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  • Pindar Nemean 4.57-58 and the Arts of Poets, Trainers, and Wrestlers
  • Nigel Nicholson
Pindar Nemean 4.54-581

By the foot of Pelion, turning against Iolcus with hostile hand, Peleus gave it over to the Haemonians to be their servant, using the crafty arts of Hippolyta, wife of Acastus.

For most of the modern history of the text of Pindar's odes, Nemean 4.57-58 have been seen as a problem. The lines seem to suggest a Peleus who is not suited to be a model of aristocratic conduct: a guest who made common cause with his host's wife and treacherously attacked him. Some recent critics have rejected the idea that this passage offers an unfavorable portrait of Peleus, but, in this paper, I argue that these lines do indeed disturb a smooth understanding of aristocratic ethics. What needs particular attention is a term that has been ignored, , the arts or skills that Peleus seems to use. "Art" is the central ideological problem of this ode and a particularly loaded word for an aristocrat, signifying many of the things he despised and [End Page 31] feared: commodity exchange, the rise of the baseborn, and the success of those without appropriate natural ability. Yet art was crucial to the celebration of this Nemean victory, not only the art of the poet, but also the art of wrestling practiced by the victor Timasarchus and taught by his trainer Melesias. The connection of Peleus to art that Nemean 4.57-58 suggests is thus both unacceptable and potentially troubling in that it points the audience towards interrogating the relationship of the aristocracy to art. While the rest of the ode works to conceal the presence of art in the economy of this athletic victory, this problematic moment serves to expose the role of art in this victory celebration.

Although the majority of editors used to agree that the lines suggested an unacceptable role for Peleus, the balance has shifted in more recent years. Many modern critics have sought to show that the lines can be understood in ways that are not prejudicial to Peleus' aristocratic standing, and such interpretations are now standard. In Part I, I defend the earlier understanding that the lines naturally suggest that Peleus uses Hippolyta's "crafty arts," but also agree with more recent commentators that a more appropriate understanding can be wrung out of the lines. Where I differ from both camps is in seeing the determination of meaning as a process that takes time: some interpretations that are now accepted are possible, but cannot be seen as the immediate suggestion of the text. The lines initially suggest that Peleus is using Hippolyta's "crafty arts," and it is only because the audience is compelled to reject this suggestion that it works to produce a meaning for the text that conforms to aristocratic ethics.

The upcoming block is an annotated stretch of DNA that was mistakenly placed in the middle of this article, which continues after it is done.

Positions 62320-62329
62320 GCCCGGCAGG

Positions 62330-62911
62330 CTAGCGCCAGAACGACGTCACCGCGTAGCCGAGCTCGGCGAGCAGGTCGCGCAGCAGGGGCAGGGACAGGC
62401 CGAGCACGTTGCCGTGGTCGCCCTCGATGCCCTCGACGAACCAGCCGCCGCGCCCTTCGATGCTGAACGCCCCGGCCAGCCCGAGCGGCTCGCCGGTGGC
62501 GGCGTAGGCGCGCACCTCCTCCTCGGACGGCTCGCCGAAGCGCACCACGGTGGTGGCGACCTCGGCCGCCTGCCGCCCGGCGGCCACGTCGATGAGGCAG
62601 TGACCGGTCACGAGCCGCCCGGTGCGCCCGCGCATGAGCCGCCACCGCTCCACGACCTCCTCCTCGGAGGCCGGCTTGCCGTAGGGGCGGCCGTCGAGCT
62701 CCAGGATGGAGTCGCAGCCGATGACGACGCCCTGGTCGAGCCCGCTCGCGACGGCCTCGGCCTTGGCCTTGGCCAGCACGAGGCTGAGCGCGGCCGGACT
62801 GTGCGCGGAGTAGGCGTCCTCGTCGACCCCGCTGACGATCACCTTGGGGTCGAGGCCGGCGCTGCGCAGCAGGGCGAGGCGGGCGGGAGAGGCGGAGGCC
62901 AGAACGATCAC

In Parts II and III, I show that the prominence of art is the central ideological problem treated by the ode. In Part II, I examine the association of Timasarchus, Pindar, and Melesias with art and show art's anti-aristocratic associations. On the one hand, art, , was seen in some contexts as opposed to the natural abilities that were the mark of an aristocrat's superiority and taken as the justification of his power; on the other hand, art was particularly implicated in commodity exchange. Art was thought of as something that was for sale, not something that participated in a gift exchange economy, and thus, to an aristocrat, artisans were certainly marked as non-aristocratic, and possibly as untrustworthy and hostile.

Nemean 4, like many other odes, attempts to associate the poet's art with the aristocratic economy of gift exchange, but what is especially interesting about this ode is that it is not only the poet whose status is threatened by his use of art. The wrestling of the victor and the teaching of the trainer must also be made to fit the aristocratic code of ethics, and it is [End Page 32] through the identification of all three figures with a suitably refigured idea of wrestling that the use of art that is foundational to...


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